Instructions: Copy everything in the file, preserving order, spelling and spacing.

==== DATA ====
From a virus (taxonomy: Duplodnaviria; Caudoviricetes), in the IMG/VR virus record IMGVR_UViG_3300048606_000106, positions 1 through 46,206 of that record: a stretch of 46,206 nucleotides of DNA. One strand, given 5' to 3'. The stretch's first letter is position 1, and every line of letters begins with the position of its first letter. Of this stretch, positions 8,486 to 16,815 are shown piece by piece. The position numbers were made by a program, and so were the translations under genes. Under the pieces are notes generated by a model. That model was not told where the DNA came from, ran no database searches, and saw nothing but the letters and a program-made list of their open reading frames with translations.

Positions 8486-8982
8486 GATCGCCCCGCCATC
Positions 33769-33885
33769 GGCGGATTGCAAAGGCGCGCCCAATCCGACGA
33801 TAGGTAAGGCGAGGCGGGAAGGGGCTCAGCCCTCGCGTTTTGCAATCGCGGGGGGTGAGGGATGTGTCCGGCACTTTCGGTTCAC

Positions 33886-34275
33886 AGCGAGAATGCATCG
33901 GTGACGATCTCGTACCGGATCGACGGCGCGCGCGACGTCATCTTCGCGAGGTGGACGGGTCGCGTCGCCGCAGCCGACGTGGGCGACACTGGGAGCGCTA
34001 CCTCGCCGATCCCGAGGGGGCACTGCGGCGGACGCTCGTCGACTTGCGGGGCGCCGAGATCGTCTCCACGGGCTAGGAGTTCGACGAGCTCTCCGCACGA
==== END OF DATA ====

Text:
From a virus (taxonomy: Duplodnaviria; Caudoviricetes), in the IMG/VR virus record IMGVR_UViG_3300048606_000106, positions 1 through 46,206 of that record: a stretch of 46,206 nucleotides of DNA. One strand, given 5' to 3'. The stretch's first letter is position 1, and every line of letters begins with the position of its first letter. Of this stretch, positions 8,486 to 16,815 are shown piece by piece. The position numbers were made by a program, and so were the translations under genes. Under the pieces are notes generated by a model. That model was not told where the DNA came from, ran no database searches, and saw nothing but the letters and a program-made list of their open reading frames with translations.

Positions 8486-8982
8486 GATCGCCCCGCCATC
Positions 33769-33885
33769 GGCGGATTGCAAAGGCGCGCCCAATCCGACGA
33801 TAGGTAAGGCGAGGCGGGAAGGGGCTCAGCCCTCGCGTTTTGCAATCGCGGGGGGTGAGGGATGTGTCCGGCACTTTCGGTTCAC

Positions 33886-34275
33886 AGCGAGAATGCATCG
33901 GTGACGATCTCGTACCGGATCGACGGCGCGCGCGACGTCATCTTCGCGAGGTGGACGGGTCGCGTCGCCGCAGCCGACGTGGGCGACACTGGGAGCGCTA
34001 CCTCGCCGATCCCGAGGGGGCACTGCGGCGGACGCTCGTCGACTTGCGGGGCGCCGAGATCGTCTCCACGGGCTAGGAGTTCGACGAGCTCTCCGCACGA